No forex controls while I'm in office, Taiwan c.bank chief says
TAIPEI, Sept 29 (Reuters) - Taiwan central bank governor Yang Chin-long said on Thursday there would be no foreign exchange controls during his tenure at the bank, adding management measures were sufficient to maintain market stability if there were large capital outflows.
Yang's five-year term is due to expire early next year. He can be reappointed for a second term though there has been no confirmation either way.
The Taiwan dollar TWD=TP has, like other major Asian currencies, depreciated sharply in recent weeks due to aggressive U.S. interest rate increases and U.S. dollar strength as well as worries over slowing global economic growth.
It has lost 13% this year against the dollar.
Yang, taking lawmaker questions in parliament, said recent outflows of foreign capital were mainly due to U.S. interest rate rises and that he believed the United States would continue to push up interest rates until the end of this year.
"Foreign exchange control measures will not be implemented in the short term," he said.
The central bank said on Wednesday it would not adopt foreign exchange control measures, issuing a statement after it said Yang's comments in parliament earlier in the week had been misreported.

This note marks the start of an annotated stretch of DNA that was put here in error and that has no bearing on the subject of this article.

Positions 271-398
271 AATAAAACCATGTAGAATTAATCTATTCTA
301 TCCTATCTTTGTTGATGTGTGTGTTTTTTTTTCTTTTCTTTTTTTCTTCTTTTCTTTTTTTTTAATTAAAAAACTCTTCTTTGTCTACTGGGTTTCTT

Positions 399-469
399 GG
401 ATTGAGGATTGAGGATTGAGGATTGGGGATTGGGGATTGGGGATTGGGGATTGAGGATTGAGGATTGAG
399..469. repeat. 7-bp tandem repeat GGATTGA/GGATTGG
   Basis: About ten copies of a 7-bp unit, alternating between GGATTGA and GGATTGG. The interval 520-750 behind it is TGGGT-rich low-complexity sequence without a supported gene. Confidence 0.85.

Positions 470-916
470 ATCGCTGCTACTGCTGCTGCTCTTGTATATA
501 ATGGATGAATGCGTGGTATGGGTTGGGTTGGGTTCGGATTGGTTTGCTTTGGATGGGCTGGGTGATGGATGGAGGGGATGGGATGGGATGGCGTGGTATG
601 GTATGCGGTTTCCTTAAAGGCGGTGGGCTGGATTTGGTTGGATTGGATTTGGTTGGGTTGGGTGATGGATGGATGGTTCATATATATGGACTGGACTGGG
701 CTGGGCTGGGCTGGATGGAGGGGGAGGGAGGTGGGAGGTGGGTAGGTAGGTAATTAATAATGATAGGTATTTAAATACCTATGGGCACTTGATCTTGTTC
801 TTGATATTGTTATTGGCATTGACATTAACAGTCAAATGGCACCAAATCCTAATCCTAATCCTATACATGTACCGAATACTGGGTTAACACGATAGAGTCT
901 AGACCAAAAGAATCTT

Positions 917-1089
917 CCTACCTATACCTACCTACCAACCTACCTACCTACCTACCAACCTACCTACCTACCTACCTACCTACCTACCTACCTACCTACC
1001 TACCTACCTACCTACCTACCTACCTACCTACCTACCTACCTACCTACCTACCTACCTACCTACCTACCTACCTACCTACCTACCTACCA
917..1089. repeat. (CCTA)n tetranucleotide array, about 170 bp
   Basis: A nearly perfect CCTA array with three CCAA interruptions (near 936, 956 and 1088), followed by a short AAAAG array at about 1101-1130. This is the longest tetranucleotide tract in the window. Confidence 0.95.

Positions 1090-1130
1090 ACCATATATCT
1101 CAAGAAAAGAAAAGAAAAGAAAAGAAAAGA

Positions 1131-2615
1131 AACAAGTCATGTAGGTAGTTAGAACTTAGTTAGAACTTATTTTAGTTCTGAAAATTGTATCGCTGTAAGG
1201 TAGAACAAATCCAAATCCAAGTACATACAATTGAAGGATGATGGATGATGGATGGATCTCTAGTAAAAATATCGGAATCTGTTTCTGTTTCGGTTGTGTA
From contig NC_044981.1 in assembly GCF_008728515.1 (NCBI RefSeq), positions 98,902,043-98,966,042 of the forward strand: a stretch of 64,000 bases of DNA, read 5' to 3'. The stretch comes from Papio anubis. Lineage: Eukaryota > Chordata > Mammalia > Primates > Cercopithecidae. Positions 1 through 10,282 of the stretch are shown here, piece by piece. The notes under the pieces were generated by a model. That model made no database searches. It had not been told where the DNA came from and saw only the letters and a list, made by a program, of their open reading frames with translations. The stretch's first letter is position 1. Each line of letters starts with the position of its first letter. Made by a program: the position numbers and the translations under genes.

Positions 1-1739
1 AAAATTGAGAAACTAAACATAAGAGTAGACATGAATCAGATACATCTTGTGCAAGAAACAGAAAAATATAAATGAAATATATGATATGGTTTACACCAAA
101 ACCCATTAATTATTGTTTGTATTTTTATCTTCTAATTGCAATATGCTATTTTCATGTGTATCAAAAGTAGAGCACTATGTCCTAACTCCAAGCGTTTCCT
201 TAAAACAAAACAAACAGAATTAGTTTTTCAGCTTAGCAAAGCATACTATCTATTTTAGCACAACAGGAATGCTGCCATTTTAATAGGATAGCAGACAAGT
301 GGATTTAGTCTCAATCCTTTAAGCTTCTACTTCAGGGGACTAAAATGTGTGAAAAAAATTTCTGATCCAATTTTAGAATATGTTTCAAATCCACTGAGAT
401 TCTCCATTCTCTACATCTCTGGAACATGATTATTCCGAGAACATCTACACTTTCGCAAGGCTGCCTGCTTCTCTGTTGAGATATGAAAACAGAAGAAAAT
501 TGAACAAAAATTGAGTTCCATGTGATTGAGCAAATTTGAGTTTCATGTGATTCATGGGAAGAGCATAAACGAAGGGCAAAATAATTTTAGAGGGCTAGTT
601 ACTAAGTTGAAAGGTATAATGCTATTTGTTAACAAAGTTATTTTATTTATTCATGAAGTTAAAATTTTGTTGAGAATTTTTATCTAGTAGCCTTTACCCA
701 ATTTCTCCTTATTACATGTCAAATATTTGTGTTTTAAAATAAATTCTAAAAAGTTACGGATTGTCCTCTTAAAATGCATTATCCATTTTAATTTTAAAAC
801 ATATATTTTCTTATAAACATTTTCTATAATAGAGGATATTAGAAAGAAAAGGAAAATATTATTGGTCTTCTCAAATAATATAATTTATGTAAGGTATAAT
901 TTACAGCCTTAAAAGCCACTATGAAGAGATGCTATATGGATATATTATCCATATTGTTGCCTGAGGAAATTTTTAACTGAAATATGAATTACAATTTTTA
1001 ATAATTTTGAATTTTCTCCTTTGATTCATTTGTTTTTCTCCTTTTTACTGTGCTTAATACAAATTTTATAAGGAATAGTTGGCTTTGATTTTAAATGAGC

The currencies of South Korea and Japan, competitor exporters of Taiwan, have also sharply fallen but Yang told lawmakers that he did not want to see competitive devaluations.
He was also questioned about the future direction of rate rises, the central bank having last week raised the benchmark discount rate TWINTR=ECI by 12.5 basis points to 1.625%.
Yang said the economy's performance and inflation would be closely watched over the next three months - the next rate setting meeting is scheduled for mid-December - but added that inflation and gross domestic product (GDP) forecasts were "still very unstable".
The central bank's monetary policy response is "dynamic", and the bank must be very cautious, he said.
The central bank last week trimmed its 2022 estimate for GDP growth to 3.51% from 3.75% seen in June.
It also said it expected the consumer price index (CPI) would rise by 2.95% in 2022, slightly revising up the outlook from 2.83% predicted in June.
Reporting by Liang-sa Loh; Writing by Ben Blanchard; Editing by Jacqueline Wong and Ana Nicolaci da Costa
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